Apple Sweet Pepper
(Capsicum annuum var. annuum)

Our growing and taste results for the Apple Sweet pepper are provided below.

Seed Genetics:  Open Pollinated

Seed Collecting:  Seeds will come true if crosses with other varieties are prevented.  Bag an unopened flower with spun bonded row cover material.  Remove bag when fruit starts forming or petals fall.  Mark stem with a string so you can find it later.  Let the fruit fully mature before harvesting.  Air dry seeds prior to storage.

For more detailed step by step instructions for growing the Apple Sweet pepper, visit our growing peppers page.

Fruit:  Large for a pimento type, 3 - 4 inches long, green, orange, red, shiny.
: Tasty crunchy juicy sweet and fruity.  Really tastes like apples.
:  Eaten fresh, pickled, dried (paprika)

Disease Resistance: Good
:  Good
:77 days per seed company.  Ours were green in  57 days and red at 77 days.
: Above average
: Pimiento, sweet
Plant Shape
: umbrella

Plant Size:

  • Height: ~24 inches.
  • Width:  ~18 inches.

The Apple Sweet pepper is Rebecca's favorite.  We had a hard time getting these to the kitchen since she would eat them all out in the garden!

Saw interesting variation in pepper shape even on the same plant.  But they all tasted great.

Life Cycle:
     Zone 8 or lower:  Grow as annual

     Zone 9 or higher:  Perennial

Starting Seed Indoors:

  • Start 8-13 weeks prior to the date you move plants into garden in your area.
  • Planting depth:  1/2 inch
  • 2-3 seeds per 1x1x2" cell (LengthxWidthxDepth).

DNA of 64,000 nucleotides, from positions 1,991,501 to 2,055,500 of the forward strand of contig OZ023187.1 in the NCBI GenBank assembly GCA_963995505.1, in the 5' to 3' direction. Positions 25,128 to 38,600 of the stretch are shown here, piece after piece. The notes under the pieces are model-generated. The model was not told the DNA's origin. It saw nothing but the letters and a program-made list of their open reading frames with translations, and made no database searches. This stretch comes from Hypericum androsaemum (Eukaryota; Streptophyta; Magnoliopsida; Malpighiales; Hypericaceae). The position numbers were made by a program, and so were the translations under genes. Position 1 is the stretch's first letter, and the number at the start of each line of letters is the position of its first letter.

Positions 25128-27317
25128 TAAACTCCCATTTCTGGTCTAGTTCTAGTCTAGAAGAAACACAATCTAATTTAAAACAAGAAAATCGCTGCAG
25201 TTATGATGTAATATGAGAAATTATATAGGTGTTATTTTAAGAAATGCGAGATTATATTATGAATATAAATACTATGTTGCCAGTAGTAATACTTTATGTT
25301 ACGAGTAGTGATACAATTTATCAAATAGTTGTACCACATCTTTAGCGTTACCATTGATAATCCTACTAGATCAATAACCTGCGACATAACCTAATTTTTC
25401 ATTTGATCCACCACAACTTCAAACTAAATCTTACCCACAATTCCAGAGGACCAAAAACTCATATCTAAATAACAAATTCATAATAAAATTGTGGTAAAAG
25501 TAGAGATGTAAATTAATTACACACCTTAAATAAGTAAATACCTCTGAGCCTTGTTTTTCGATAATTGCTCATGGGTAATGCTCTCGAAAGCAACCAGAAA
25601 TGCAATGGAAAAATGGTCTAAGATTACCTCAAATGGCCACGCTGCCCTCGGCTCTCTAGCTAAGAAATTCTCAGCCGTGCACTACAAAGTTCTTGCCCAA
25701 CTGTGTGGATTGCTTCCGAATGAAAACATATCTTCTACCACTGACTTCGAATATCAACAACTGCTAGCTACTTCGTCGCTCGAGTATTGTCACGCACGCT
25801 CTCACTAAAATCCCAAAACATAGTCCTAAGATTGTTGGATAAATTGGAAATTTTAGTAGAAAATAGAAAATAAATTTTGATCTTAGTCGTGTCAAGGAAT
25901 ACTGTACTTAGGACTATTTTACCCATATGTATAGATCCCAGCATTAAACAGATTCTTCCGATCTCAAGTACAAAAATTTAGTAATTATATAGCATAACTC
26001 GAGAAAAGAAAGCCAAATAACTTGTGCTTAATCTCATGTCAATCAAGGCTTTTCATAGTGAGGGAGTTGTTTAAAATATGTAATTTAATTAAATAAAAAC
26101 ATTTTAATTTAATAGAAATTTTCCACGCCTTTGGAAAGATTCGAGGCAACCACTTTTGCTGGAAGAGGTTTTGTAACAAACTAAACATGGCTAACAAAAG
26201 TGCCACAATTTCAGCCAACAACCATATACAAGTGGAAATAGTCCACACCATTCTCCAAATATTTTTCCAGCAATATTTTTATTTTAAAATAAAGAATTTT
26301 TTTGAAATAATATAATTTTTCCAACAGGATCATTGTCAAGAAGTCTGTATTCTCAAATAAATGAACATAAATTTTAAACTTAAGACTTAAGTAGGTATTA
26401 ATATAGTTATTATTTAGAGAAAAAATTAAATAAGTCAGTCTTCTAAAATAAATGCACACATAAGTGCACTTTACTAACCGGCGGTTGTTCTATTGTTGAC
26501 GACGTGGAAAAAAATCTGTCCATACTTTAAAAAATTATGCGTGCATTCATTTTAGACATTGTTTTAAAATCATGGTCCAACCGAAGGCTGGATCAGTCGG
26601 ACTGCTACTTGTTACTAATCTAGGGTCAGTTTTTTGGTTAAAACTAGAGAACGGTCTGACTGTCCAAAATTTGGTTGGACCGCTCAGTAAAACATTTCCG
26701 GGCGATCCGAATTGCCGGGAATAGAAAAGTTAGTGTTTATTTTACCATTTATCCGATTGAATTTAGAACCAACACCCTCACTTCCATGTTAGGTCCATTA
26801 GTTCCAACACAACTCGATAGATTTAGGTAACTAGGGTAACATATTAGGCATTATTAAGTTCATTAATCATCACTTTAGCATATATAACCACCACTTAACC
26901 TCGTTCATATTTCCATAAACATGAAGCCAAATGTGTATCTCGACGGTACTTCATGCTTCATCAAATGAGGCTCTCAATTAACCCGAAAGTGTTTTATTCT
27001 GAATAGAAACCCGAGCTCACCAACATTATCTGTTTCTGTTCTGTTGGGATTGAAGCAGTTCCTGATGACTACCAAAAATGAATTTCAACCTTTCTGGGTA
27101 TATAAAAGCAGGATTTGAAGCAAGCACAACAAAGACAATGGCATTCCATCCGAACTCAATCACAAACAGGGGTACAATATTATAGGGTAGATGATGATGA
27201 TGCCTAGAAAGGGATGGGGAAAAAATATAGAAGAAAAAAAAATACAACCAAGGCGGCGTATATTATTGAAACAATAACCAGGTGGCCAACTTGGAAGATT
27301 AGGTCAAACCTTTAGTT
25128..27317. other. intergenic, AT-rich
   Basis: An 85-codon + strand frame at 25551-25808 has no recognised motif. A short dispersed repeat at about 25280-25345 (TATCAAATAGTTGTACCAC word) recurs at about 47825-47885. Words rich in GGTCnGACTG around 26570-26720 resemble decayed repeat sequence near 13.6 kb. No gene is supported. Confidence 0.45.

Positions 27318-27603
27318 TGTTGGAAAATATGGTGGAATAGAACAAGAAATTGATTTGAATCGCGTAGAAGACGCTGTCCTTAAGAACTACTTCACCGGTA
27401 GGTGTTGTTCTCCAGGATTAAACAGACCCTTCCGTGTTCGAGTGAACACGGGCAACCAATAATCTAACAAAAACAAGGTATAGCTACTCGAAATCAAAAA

• Transplant into pots at 4-6 weeks.  Pots 6" tall work well.

Planting Bed Specs:

  • Soil Temp:  + 65˚F.
  • Hole depth: 8-10 inches.  As a rule of thumb, make the hole 2+ inches deeper than the height of the root ball.  This allows for 1 inch of loose soil above and below the roots.
  • Spacing:  18" apart.
  • Planting depth:  Bury root ball and up to 1" of stem.
  • Tilling:  Optional but does improve drainage and helps roots grow.

Light Requirements:  Full Sun.  Peppers like heat but a string of days in the 90's will often halt blooming and pepper development.  This stress can take a week or more to recover from delaying and reducing harvest.  Woven shade cloth supported above the plants by poles is used by some growers to moderate sun exposure.

Watering:  Without rain, peppers need watered well 1 - 2x per week depending on how hot it is.  Your soil type will also affect water needs.  Carefully observing the plants and how long your soil remains damp is the best way to learn how to manage your unique conditions.  To prevent fungal disease water late morning or early afternoon so the sun will quickly dry the leaves and stems.  If you must water on cool, cloudy days, wet the soil below the plants, ie. keep the leaves dry.